A Change of Pace

By Joel Hoekstra
Sabbaticals give faculty members a chance to conduct research, write books and articles, and develop curriculum. Here’s how this long-standing and often misunderstood academic tradition benefits Carleton faculty members and students.

BrazilDuring the summer of 2012, political science professor Al Montero spent almost four weeks in Brazil. His itinerary took him to half a dozen cities in the country’s northern region. But this was no vacation. Montero was on sabbatical and researching clientelism—the exchange of political support for material goods and services. He was in Brazil to interview politicians and party officials and to see firsthand the impact of clientelism on a political system.

“I often had to wait to meet with these important men and women,” Montero says. “And while I sat in their waiting rooms, I was able to talk with Brazilian citizens who were there hoping to meet with the president or his assistant, because they needed something.” Some were seeking political favors. Some wanted help accessing state services or getting into vocational programs. One woman needed an ambulance to transport her sister, who had cancer, from her home to the hospital.

“In addition to doing interviews, which gave me very rich data, there was the benefit of just being in that place,” Montero says. “It gave me a sense of the very real issues that I’m studying.”

Montero and his colleagues say that in-depth research is usually possible only during a sabbatical leave. Released from teaching duties and office hours, professors can focus instead on research, writing, and creative work. “Sabbaticals are the way we carve out possibilities for faculty members to engage in scholarship,” says Carleton president Steve Poskanzer. “At a large research university, professors teach less and devote a larger portion of their day to scholarship. We don’t do that here. We have substantial teaching loads, and the sabbatical is how we allot time for scholarly, academic, and intellectually refreshing activity.”

Poskanzer acknowledges that sabbaticals are not without costs, but he sees them as an investment the college makes in its faculty. There are financial costs: paying professors’ salaries and benefits while they’re away, and salaries for temporary or adjunct faculty members. And students may need to adjust their schedules if courses taught by professors who are on leave are not offered.

At its core, Carleton prides itself on the quality of its faculty members and their focus on students and teaching. Investing in sabbaticals helps the college ensure that faculty members remain at the top of their game—and that translates into a better classroom experience for students.

The Rule of Seven

Sabbaticals are a long-standing tradition at many educational institutions. Harvard led the way in 1880, when it initiated a policy that allowed faculty members to go on leave at half pay every seventh year. (The term sabbatical is linked to the Hebrew word shabbat, which means day of rest. Religious scholars may note the importance of the number seven in the Bible. Leviticus 25 forbids farmers from working their fields every seventh year, thereby restoring the vitality of the soil.) By the 1930s, 178 American educational institutions had adopted the idea. Today, sabbaticals are offered even in nonacademic professions, including the ministry and business.

IcelandFew Carleton professors would describe a sabbatical as a period of rest. But shifting gears from teaching to research allows them to focus their energies in a different way, and that often brings a sense of respite and refreshment. “There’s precious little time for reflection during the academic year,” says French professor Scott Carpenter, who was last on sabbatical in spring 2013. “Our schedule is unforgiving. We have to be in class on certain days at certain hours, on our game, and prepared. That can be pretty fatiguing. So, when I’m on sabbatical, I have the luxury of waking up in the morning and working on my own project.”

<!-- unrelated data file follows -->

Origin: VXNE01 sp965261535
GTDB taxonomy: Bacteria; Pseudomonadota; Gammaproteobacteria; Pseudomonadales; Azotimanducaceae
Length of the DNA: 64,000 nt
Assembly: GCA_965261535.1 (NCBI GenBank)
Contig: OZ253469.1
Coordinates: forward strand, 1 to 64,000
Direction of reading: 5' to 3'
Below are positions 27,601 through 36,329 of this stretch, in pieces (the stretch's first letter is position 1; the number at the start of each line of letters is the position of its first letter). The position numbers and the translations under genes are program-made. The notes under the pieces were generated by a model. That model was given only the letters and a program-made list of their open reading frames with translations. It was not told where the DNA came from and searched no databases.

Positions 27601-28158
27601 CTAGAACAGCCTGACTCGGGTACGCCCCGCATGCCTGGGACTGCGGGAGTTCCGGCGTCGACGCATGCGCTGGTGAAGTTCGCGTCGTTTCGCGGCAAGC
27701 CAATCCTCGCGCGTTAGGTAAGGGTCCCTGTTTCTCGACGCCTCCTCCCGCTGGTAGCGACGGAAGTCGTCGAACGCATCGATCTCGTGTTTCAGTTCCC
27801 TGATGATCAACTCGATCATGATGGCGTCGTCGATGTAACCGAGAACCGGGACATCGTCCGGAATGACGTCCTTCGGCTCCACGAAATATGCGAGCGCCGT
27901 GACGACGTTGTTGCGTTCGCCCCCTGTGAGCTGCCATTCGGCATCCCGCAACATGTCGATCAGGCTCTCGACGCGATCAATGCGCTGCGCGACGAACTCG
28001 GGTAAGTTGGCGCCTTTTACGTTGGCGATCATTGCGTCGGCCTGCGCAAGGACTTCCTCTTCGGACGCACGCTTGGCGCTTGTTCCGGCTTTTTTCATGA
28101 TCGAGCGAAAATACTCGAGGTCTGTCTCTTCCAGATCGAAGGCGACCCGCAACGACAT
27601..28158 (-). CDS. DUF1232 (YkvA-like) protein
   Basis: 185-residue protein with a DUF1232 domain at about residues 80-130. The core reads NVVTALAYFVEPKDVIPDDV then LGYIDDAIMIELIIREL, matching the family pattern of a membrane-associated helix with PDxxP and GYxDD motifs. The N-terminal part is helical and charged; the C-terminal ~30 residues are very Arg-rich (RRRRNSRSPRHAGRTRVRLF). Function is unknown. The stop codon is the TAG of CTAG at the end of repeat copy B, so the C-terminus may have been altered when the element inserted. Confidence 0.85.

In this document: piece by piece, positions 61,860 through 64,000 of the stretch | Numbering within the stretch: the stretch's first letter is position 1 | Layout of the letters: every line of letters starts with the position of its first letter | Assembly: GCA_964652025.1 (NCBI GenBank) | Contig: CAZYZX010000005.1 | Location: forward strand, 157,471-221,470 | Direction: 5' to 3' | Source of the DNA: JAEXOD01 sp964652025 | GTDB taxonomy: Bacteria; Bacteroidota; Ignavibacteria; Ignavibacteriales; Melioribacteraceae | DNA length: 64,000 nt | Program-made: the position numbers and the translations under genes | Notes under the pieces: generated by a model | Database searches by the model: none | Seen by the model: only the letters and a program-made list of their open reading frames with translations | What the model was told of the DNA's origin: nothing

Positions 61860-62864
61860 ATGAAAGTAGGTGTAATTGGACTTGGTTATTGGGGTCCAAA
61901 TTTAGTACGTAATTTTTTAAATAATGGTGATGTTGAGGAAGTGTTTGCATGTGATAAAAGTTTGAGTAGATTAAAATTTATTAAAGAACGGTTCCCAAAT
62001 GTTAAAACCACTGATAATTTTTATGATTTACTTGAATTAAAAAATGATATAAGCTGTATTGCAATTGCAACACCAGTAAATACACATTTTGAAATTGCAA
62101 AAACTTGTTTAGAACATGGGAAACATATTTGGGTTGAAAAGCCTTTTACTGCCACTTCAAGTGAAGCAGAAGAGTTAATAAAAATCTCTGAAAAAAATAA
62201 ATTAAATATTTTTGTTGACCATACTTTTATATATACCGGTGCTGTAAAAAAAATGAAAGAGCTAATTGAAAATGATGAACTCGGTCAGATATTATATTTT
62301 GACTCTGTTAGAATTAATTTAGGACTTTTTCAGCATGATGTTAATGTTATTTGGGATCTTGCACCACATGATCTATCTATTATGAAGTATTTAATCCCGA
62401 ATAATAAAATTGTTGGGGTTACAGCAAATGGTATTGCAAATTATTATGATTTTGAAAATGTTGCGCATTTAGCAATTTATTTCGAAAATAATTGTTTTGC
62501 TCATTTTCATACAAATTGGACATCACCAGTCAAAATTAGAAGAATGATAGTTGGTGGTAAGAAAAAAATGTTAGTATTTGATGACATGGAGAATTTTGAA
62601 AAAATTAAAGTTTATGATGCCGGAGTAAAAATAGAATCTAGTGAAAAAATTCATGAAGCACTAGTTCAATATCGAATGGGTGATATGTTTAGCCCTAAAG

Carleton offers sabbaticals with full pay and benefits to tenured and tenure-track faculty members after nine terms of teaching (the equivalent of roughly three years, based on the college’s trimester system). In some cases, faculty members arrange to take two trimesters—or even an entire year—off from teaching at reduced pay, says Bev Nagel ’75, dean of the college. Such cases, however, are rare.

Nagel works with departments to minimize costs and complications associated with sabbaticals. “We don’t automatically replace a professor who is on leave,” Nagel says. Department chairs occasionally delay sabbaticals to ensure that they have enough faculty members to cover popular or essential courses. If juggling faculty and course loads isn’t possible, adjunct instructors are sometimes hired. Roughly 25—out of 190 tenure and tenure-track—faculty members are on sabbatical at any given time.

Eligible faculty members apply for sabbaticals, indicating how they will spend their time outside the classroom and how their activities will contribute to their professional work at Carleton. Applications are reviewed and approved by the appropriate department chair, by the dean of the college, and, ultimately, by the college’s Board of Trustees. In the five years Nagel has served as dean, she says, “I have yet to see an unworthy application.”

Each Carleton professor uses his or her sabbatical in a unique way, but a common purpose underlies all the leaves: furthering research. Sabbaticals provide the time to read books and journals, conduct experiments, learn new languages, develop theorems, and do fieldwork. Engaging in research ensures that Carleton professors keep current in their disciplines and allows them to contribute to the overall expansion of their fields.

Many use their sabbaticals to travel, as Montero did. Cinema studies professor Jay Beck went to Spain to meet with directors and filmmakers. But it was a few days’ travel in the countryside with his wife that proved most beneficial. “The regional identities became very apparent to me,” Beck says. “It changed my view of Spanish film.”